I've been telling people for years that the "Hogamus Higamus" poem was composed by somebody writing down something they'd dreamed in the night. That turns out to be probably untrue: http://quoteinvestigator.com/2012/03/28/hogamous/
I used to sleep very well, by which I mean that I never thought about sleep, I just did it. Or i didn't and then I did later. Then I had an event, and then I didn't sleep, and then for the next 8 years I struggled with insomnia, which at times was chronic.
Just so, for me too.
A few years ago I had almost the opposite experience. It turns out I had sleep apnea and since then I use a CPAP machine. For years I had been half awake and did more than my fair share of coffee. I could go to sleep anywhere but lacked deep sleep and felt tired most of the time.
When I first got the CPAP machine my sleep and life was transformed. What I discovered was that a very high percentage of people with sleep apnea were undiagnosed and just learned to live in a sleep deprived state. For anyone reading that suspects they have continual sleep deprivation it is worth getting tested.
After a while I found that I had other health issues which had been masked by the lack of quality sleep. I’m still working through those but it is a journey and there have been no magic bullets. What works for me or anyone else may not work for you. As we age our metabolism changes.
In 20’s, 30’s and even 40’s we feel indestructible. A bit later the playing field is distinctly not level as we may have to work around impaired organ function.
I can drink full strength coffee at any time and sleep fine but I do sometimes go for months on decaff if I get hyper sensitive to coffee which does happen to me. I’ve found Omega 3 fish oil has been a good thing to do for background health.
All the tips about sleep hygiene are good but if you get into a changed phase it might be time to have some medical tests and see how ( in my case – the kidney) the body is holding up.
I haven't really got time to go into much detail - supposed to be working right now - but I'm a recovering insomniac and wouldn't wish it on my worst enemy. In my experience, the best thing you can do is stay well away from GP-prescribed medication (which they dish out like candy, and will even give you stuff you've researched on the internet, if you just ask for it) and get cognitive behavioural therapy. You can get four sessions a year funded through your local medical provider, though they don't seem to advertise that at all.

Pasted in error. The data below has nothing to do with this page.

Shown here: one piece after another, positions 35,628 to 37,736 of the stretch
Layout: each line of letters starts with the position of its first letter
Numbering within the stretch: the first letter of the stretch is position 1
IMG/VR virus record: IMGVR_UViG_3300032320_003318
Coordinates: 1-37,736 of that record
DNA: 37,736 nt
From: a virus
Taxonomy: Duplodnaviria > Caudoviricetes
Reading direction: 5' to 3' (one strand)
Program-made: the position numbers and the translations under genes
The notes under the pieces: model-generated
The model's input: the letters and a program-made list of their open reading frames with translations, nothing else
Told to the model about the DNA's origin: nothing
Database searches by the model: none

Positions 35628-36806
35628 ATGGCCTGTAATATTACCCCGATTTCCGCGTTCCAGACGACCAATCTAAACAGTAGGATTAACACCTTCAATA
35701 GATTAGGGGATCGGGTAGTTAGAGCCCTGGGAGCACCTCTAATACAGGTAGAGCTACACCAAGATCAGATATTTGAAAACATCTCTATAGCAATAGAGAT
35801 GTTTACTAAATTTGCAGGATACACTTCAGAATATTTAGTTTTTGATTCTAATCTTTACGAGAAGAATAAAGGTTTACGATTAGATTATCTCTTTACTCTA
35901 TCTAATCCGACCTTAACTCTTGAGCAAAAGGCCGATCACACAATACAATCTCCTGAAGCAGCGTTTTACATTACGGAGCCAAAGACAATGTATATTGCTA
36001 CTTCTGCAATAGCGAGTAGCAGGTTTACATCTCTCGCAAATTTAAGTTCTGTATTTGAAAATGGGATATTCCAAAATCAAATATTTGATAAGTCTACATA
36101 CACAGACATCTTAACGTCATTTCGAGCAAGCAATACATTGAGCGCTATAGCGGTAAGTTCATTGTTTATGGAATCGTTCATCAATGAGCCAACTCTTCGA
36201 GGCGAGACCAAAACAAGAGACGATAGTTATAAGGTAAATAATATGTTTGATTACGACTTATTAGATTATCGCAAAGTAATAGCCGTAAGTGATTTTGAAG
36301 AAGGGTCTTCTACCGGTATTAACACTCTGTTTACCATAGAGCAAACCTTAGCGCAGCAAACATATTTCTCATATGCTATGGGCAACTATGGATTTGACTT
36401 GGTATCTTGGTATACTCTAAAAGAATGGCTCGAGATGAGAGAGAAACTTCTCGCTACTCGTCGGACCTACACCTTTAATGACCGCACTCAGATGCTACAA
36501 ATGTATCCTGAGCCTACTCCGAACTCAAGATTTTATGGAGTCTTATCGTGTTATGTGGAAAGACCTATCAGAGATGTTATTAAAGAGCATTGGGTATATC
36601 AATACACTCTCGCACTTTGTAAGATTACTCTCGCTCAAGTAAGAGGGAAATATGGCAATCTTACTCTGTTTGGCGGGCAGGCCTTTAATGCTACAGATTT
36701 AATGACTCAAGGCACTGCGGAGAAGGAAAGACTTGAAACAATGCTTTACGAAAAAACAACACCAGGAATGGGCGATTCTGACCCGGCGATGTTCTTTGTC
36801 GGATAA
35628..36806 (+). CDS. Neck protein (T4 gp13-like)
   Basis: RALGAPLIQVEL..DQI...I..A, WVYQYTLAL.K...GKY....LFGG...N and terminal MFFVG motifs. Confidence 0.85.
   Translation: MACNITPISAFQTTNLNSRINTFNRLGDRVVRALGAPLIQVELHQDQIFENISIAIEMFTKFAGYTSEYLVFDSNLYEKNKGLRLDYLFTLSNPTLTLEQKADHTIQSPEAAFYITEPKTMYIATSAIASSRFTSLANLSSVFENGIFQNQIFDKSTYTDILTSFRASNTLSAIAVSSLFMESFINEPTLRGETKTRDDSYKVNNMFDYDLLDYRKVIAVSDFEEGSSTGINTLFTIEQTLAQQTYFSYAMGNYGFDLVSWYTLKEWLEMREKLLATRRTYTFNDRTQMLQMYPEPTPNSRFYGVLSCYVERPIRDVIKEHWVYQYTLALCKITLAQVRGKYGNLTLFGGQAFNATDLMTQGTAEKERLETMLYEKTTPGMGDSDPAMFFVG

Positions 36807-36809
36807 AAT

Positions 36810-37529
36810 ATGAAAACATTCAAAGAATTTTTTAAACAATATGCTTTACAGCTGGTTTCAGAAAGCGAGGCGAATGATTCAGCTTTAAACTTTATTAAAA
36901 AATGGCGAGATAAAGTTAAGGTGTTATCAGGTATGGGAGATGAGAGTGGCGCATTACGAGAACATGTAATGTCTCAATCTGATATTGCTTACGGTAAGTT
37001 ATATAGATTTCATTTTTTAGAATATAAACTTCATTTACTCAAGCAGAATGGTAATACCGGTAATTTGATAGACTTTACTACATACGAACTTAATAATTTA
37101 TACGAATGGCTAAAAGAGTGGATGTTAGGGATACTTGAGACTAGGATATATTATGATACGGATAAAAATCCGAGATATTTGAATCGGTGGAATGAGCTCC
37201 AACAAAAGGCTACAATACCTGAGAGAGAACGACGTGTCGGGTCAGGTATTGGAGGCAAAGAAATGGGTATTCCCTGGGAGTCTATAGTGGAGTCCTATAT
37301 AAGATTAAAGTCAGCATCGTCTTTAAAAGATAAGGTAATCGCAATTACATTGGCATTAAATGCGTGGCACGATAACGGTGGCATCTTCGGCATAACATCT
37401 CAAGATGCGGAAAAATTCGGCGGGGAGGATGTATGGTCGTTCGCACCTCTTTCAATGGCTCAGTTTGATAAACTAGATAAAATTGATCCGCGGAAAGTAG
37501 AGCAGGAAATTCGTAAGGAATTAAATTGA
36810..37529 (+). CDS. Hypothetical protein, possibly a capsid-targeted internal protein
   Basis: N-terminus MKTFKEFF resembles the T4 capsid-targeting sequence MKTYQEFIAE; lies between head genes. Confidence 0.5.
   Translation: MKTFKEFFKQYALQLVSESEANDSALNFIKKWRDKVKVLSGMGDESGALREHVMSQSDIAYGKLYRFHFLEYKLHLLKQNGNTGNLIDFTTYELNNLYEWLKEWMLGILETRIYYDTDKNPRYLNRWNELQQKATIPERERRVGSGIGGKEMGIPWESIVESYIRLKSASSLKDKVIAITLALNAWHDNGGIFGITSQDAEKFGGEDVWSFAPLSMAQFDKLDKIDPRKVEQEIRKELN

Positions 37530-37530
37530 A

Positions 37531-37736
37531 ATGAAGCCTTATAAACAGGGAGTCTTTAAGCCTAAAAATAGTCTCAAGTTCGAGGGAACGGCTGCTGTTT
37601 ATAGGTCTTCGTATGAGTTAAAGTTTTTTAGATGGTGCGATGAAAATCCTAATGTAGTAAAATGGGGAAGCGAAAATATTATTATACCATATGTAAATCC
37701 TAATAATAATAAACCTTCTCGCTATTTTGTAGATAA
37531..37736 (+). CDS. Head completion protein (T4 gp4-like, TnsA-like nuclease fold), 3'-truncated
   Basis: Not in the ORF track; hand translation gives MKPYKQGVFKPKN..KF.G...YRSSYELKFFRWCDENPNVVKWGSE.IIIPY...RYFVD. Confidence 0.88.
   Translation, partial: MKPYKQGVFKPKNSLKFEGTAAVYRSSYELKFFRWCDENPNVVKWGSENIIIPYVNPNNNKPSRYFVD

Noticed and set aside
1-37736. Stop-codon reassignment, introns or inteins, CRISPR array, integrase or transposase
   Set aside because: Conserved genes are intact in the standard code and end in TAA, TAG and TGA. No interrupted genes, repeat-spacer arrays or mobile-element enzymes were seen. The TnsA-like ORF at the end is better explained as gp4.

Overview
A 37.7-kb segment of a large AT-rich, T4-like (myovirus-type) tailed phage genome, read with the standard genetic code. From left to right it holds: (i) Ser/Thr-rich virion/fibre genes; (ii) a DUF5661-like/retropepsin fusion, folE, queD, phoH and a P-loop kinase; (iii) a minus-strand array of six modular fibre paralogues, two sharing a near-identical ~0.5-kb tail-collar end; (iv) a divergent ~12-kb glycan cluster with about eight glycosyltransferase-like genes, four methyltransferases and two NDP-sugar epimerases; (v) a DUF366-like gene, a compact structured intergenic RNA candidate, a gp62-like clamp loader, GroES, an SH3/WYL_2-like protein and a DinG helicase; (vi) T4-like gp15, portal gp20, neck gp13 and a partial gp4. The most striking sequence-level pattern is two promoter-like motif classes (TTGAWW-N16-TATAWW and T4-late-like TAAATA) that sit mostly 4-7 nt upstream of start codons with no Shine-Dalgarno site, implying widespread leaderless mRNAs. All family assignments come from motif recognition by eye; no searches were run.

There's a lot GPs don't seem to understand about insomnia, and I was told a lot of stuff that was quite plainly nonsense - like it's perfectly safe to take zopiclone for decades if it helps you sleep (I lasted about six weeks before getting chest pains). Some didn't even know about how blue light affects your body clock.
The other thing is getting something like flux for your laptop or phone to eliminate that blue light. Even if you don't sleep well, it makes using devices late at night that much more pleasant.
If anyone's interested, I interviewed a sleep expert last year for work, and wrote a story combining my experiences and his knowledge - http://www.3news.co.nz/Insomnia---the-dos-and-donts-of-a-modern-epidemic/tabid/423/articleID/246659/Default.aspx
Hope that helps anyone who might be suffering with insomnia!
which I know is quite obnoxious and I’m very sorry.
Obnoxious? It's a SUPERPOWER.
We humans used to sleep in 2 bursts in olden times before light bulbs, so don't get too stressed by waking after the "first sleep". Here's a good book that might keep you awake on the subject until you get used to the idea:
Also, watch out for the blue screens stuffing with your circadian rhythms. Install f.lux (http://justgetflux.com/) or similar so our ever present devices to regulate your exposure. I've installed as an app (twighlight) and on my kids machines.
Russell, there is an App for this of course ;-) Haven't tried it myself.
@James – Or the scene in You’ve Got Mail:
Frank Navasky [ to Joe Fox ] : Tell me something: really, how do you sleep at night?
Patricia Eden [ interrupting ] : I use a wonderful over-the-counter drug, Ultradorm. Don’t take the whole thing, just half, and you'll wake up without even the tiniest hangover.